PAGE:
U.S. stock futures rebound as traders eye busy week containing jobs data, central bank action and Apple earnings.
How are stock-index futures trading
S&P 500 futures
rose 28 points, or 0.6% to 4166
Dow Jones Industrial Average futures
added 170 points, or 0.5% to 32678
Nasdaq 100 futures
advanced 120 points, or 0.8% to 14386
On Friday, the Dow Jones Industrial Average
fell 367 points, or 1.12%, to 32418, the S&P 500
declined 20 points, or 0.48%, to 4117, and the Nasdaq Composite
gained 47 points, or 0.38%, to 12643.
What’s driving markets
Traders early Monday were starting a week stuffed full of potential market catalysts on an upbeat note.
Stock buyers returned after the S&P 500 on Friday joined the Nasdaq Composite in correction territory having shed more than 10% from its recent high at the end of July to close at its lowest since May.
Relief that the Israel-Hamas war had not drawn in other combatants in the region over the weekend was helping sentiment, according to analysts.
“The conflict did not appear to have broader spillover effects in the Middle East,” said Stephen Innes, managing partner at SPI Asset Management. “That sliver of ‘good news’ has seen the demand for safe-haven assets ease after Israel’s military action in Gaza took a more cautious approach than initially anticipated.”
Equity benchmarks also have been hit of late partly because of some poorly-received third quarter earnings — notably from big technology firms that had led the broader marker higher for much of the year. The next tech behemoth to present its numbers will be Apple
after the market close on Thursday.
Companies reporting results on Monday include McDonald’s
and SoFi Technologies
before the opening bell on Wall Street, followed by Pinterest,
and VF Corporation
after the close.
Another factor pressuring equities over the past several weeks was the lurch higher in benchmark bond yields
to 16-year highs above 5% on concerns a robust economy will force the Federal Reserve to keep interest rates high for longer and amid fears additional Treasury issuance will push down prices.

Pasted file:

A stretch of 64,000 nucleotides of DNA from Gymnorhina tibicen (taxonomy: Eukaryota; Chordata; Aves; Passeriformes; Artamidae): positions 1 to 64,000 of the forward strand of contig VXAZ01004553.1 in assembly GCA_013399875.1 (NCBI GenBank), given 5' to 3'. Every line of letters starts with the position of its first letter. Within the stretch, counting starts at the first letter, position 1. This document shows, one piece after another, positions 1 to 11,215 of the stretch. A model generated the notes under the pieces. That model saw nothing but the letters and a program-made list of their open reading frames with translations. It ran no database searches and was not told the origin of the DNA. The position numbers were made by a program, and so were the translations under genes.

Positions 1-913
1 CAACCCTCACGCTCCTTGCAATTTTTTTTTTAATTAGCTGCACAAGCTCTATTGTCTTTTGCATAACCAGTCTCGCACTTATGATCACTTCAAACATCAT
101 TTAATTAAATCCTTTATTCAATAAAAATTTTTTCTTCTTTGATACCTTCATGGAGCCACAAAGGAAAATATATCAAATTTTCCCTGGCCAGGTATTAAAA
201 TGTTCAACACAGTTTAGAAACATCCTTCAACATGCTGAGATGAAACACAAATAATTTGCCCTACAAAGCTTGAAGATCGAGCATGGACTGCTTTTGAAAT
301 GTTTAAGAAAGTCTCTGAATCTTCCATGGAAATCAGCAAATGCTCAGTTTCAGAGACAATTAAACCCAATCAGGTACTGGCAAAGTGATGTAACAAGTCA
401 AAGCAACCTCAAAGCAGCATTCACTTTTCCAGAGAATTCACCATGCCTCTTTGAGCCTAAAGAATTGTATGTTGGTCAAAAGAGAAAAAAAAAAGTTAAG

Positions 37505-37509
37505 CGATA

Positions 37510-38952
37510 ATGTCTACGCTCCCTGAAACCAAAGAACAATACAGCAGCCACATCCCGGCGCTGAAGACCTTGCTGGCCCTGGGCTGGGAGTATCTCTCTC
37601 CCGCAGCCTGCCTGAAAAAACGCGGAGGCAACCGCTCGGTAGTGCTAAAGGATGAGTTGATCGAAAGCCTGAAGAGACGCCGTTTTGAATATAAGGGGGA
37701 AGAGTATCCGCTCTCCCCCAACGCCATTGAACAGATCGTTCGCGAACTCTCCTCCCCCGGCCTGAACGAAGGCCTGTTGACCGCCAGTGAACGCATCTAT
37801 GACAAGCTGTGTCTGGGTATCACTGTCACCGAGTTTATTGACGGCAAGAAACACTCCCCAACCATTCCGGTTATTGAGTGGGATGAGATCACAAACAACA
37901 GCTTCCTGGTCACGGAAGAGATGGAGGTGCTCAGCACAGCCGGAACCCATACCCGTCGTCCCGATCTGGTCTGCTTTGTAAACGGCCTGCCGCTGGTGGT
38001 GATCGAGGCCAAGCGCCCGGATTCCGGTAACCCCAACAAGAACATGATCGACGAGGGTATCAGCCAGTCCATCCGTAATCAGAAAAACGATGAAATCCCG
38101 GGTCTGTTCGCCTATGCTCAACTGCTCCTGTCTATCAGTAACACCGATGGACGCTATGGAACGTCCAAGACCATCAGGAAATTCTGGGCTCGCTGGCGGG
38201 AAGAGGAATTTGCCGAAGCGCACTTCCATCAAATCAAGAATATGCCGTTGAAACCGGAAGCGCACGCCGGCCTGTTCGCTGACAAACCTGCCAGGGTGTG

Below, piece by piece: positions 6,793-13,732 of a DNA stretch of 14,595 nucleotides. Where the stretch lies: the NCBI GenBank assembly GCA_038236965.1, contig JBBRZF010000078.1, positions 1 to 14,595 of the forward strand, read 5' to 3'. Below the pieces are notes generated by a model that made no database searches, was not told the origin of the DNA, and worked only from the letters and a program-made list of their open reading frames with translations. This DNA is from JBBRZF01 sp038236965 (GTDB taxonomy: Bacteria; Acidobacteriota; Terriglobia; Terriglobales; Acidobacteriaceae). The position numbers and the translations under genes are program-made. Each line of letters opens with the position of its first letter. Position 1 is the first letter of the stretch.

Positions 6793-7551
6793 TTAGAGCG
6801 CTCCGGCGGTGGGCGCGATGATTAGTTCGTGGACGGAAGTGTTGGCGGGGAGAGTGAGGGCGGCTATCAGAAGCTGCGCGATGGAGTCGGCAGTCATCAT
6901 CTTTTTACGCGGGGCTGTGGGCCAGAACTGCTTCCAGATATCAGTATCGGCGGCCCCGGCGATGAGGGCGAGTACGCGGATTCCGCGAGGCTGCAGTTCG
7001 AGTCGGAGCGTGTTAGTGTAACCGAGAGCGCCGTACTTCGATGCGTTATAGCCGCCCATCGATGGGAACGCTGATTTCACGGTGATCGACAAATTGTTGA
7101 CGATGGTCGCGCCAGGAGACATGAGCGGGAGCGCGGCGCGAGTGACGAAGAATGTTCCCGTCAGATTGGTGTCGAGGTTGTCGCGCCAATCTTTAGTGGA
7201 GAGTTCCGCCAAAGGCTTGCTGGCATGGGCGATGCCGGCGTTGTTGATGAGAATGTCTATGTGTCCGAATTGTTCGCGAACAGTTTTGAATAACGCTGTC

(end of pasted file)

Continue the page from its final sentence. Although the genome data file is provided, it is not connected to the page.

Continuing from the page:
Both of those issues will be addressed on Wednesday, when the Treasury will publish its quarterly refunding announcement in the morning, followed in the afternoon by the Fed’s latest interest rate decision.
Fed Chair Jay Powell is expected to leave borrowing costs unchanged at a range of 5.25% to 5.50%, so investors will be keen to hear if he gives any clues about Fed trajectory in coming months.
The nonfarm payrolls jobs report on Friday will doubtless play an important roll in the Fed’s future deliberations.
Meanwhile, The Bank of England is also expected to stand pat on Thursday, while the Bank of Japan on Tuesday has the potential to rattle markets should it make comments on relaxing its yield curve control policy.
Technical analysts noted that the S&P 500 sits below its 200-day moving average, suggesting it is in a negative trend. But Tom Lee, head of research at Fundstrat reckons that some softer data will help constrain bond yields and support stocks.
“I think there is enough incoming data this week along with the negative positioning for stocks to finally break this doom loop. We may have to wait until month end (tax loss selling this month). And our bigger message is to not get too negative,” said Lee.